There’s a new art exhibition in town, and its turning heads!
Turn Here, a collection of environmentally-themed art, is now on display at the Borowsky Gallery of the Gershman Y.
The exhibit features four artists, including Philadelphia-local Amie Potsic. The installations focus on local and global environmental problems, such as climate change, soil quality and littering. While the artists’ work is not directly connect, their joint presentation presents a unified message in how our planet needs to be treated.
Potsic’s “Endangered Seasons” photography-on-silk piece points to the beauty and delicacy of our environment, displaying images of forest canopy in each season. The installation was created specifically for this exhibition, and uses over 200 feet of silk, taking up much of the room. Potsic’s past works have been displayed in Greece, Italy and Colombia, as well as multiple U.S. locations.
Facing Potsic’s encompassing installment is Tim Gaudreau’s more hands-on approach in which he photographed his garbage practices. The resulting images created a “self-portrait” to emphasize the individual impact of our waste. The displayed “Self-portrait as Revealed by Trash,” a smaller portion of his complete work, is accompanied by a series of lost-and-found posters, personifying litter and reconnecting the land with its sanctity. The posters feature local “found” pieces of trash found as well as “lost” forests and animals.
Turn Here also includes Xavier Cortada’s recreation of his “Longitudinal Installation,” a window into the global effects of climate change. Cortada traveled to the North Pole for his original “Longitudinal Installation” in which he placed 24 shoes in a circle around the northernmost point of the globe. He then placed its respective pair around the South Pole to create a longitudinal map. Each shoe represented a person in its longitudinal region who is affected by climate change. At the Philly exhibit, a circle of shoes is accompanied by pictures of the original installation, as well as a collection of quotations from each region. Guests are invited to post their own opinions of climate change in their area on a nearby corkboard.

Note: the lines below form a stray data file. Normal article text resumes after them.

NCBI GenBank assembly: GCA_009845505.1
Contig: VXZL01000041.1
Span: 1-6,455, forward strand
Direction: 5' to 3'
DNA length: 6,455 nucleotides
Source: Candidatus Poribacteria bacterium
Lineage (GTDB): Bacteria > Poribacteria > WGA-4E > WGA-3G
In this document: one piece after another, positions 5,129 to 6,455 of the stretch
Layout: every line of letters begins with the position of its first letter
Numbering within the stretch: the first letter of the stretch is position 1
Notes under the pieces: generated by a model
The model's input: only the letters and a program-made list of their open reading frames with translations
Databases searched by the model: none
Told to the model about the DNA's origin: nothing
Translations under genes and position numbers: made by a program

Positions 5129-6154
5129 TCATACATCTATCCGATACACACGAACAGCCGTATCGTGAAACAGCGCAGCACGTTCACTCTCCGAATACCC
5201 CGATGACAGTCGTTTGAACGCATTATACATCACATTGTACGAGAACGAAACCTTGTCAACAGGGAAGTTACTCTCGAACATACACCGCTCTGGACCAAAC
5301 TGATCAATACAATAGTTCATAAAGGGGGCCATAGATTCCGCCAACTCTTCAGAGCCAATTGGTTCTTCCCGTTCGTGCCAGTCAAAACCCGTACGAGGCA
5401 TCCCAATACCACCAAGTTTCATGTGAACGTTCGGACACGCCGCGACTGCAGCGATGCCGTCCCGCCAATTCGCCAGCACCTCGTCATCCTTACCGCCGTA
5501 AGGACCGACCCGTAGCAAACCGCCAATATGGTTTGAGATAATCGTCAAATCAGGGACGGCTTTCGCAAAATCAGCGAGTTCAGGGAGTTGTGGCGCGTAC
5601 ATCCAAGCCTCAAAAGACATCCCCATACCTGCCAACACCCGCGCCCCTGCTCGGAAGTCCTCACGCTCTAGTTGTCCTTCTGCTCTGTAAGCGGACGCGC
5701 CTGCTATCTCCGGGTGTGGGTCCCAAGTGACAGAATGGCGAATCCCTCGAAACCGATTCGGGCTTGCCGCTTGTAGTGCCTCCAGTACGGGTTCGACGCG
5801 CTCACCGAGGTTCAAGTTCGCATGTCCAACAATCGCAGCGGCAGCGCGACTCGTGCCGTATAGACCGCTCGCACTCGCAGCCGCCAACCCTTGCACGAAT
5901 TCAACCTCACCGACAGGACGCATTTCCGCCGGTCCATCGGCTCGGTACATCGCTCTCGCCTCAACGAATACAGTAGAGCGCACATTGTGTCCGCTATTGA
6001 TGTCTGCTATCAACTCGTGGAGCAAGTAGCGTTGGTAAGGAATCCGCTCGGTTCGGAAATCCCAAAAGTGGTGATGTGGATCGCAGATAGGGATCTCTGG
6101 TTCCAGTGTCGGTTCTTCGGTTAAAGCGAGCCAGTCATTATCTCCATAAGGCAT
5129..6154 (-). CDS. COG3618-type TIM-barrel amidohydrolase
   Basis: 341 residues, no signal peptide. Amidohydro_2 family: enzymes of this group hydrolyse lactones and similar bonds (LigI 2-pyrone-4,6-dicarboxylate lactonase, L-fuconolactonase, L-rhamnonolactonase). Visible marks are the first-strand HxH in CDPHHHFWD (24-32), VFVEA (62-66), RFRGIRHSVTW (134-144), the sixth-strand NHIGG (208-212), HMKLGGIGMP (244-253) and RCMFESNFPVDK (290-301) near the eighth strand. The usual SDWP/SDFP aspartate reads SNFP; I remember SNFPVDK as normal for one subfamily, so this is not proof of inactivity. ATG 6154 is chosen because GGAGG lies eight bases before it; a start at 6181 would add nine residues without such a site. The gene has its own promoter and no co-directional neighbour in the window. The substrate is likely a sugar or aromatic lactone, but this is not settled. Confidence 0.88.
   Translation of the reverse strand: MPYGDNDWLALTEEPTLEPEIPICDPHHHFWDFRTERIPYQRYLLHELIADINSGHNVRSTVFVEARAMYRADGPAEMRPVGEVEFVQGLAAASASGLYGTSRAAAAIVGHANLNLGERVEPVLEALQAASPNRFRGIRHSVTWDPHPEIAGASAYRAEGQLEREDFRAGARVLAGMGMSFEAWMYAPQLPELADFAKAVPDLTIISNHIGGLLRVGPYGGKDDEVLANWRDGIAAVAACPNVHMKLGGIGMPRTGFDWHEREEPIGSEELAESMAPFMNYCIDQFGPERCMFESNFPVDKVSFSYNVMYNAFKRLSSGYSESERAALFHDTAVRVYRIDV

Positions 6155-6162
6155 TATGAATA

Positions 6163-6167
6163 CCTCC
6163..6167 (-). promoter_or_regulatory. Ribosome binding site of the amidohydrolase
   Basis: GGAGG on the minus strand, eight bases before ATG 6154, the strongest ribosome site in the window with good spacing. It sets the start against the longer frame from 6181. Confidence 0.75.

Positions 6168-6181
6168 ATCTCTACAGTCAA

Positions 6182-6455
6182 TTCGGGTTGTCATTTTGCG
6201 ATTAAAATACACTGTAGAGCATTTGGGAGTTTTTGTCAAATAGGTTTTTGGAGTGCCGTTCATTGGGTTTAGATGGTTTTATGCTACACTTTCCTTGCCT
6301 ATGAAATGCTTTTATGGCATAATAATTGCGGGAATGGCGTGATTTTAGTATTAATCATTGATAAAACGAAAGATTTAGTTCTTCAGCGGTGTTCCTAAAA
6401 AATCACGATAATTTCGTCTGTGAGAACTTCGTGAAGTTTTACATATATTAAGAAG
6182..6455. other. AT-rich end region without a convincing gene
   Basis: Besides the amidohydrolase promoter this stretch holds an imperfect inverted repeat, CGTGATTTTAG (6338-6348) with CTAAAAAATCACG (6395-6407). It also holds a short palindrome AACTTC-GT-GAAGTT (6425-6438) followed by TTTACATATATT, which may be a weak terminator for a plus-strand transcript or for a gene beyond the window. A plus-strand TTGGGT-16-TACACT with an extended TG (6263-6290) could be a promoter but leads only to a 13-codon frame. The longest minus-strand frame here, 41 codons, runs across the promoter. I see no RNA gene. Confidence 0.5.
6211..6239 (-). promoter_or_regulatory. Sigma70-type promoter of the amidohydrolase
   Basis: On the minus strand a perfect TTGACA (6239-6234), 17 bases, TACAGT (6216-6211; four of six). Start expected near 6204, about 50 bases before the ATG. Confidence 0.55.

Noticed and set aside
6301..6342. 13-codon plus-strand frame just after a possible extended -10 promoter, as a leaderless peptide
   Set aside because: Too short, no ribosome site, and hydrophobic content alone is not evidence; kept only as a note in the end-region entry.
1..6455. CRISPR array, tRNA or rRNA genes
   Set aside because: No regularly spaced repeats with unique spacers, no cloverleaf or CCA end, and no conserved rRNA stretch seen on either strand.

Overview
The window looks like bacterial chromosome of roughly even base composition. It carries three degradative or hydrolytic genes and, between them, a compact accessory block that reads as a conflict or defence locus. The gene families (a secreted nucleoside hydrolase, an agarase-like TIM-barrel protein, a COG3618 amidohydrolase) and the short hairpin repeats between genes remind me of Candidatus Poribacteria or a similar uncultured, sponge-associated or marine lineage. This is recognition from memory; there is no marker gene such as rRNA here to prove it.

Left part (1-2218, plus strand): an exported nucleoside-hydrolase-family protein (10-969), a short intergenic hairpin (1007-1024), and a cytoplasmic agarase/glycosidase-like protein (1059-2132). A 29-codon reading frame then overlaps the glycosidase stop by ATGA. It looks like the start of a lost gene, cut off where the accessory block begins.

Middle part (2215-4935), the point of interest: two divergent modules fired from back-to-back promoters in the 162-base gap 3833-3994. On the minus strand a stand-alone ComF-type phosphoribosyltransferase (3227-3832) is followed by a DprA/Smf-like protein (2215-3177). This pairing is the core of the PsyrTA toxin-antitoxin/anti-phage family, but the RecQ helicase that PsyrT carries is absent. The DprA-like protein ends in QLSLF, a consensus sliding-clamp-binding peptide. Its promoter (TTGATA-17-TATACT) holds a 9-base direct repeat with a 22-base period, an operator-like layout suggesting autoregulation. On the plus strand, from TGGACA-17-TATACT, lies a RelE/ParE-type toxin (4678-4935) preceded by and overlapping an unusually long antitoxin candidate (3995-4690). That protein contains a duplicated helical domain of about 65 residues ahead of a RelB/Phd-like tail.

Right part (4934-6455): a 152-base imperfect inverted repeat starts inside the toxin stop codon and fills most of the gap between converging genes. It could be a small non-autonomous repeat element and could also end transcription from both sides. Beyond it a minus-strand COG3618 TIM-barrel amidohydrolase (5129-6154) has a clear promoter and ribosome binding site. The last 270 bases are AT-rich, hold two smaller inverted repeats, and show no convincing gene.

Helen Lessick is the fourth artist included. Her collaborative art project, “Soil Sample: Kenya,” was done with the Kounkuey Design Initiative to promote good soil in Nairobi’s slums. The exhibit is a collection of painted signs stressing the importance of healthy soil. These simple phrases like “Good Soil, Good Food” and “Happy Chicken, Healthy Soil”. The signs will be posted on the walls of a new community center for local farmers and craftsmen in Nairobi.
Turn Here: Artists promoting environmental awareness will be on display in the Borowsky Gallery at The Gershman Y (401 S. Broad St.) until August 12.
To learn more about each artist and gallery hours, visit the Gersham Y website!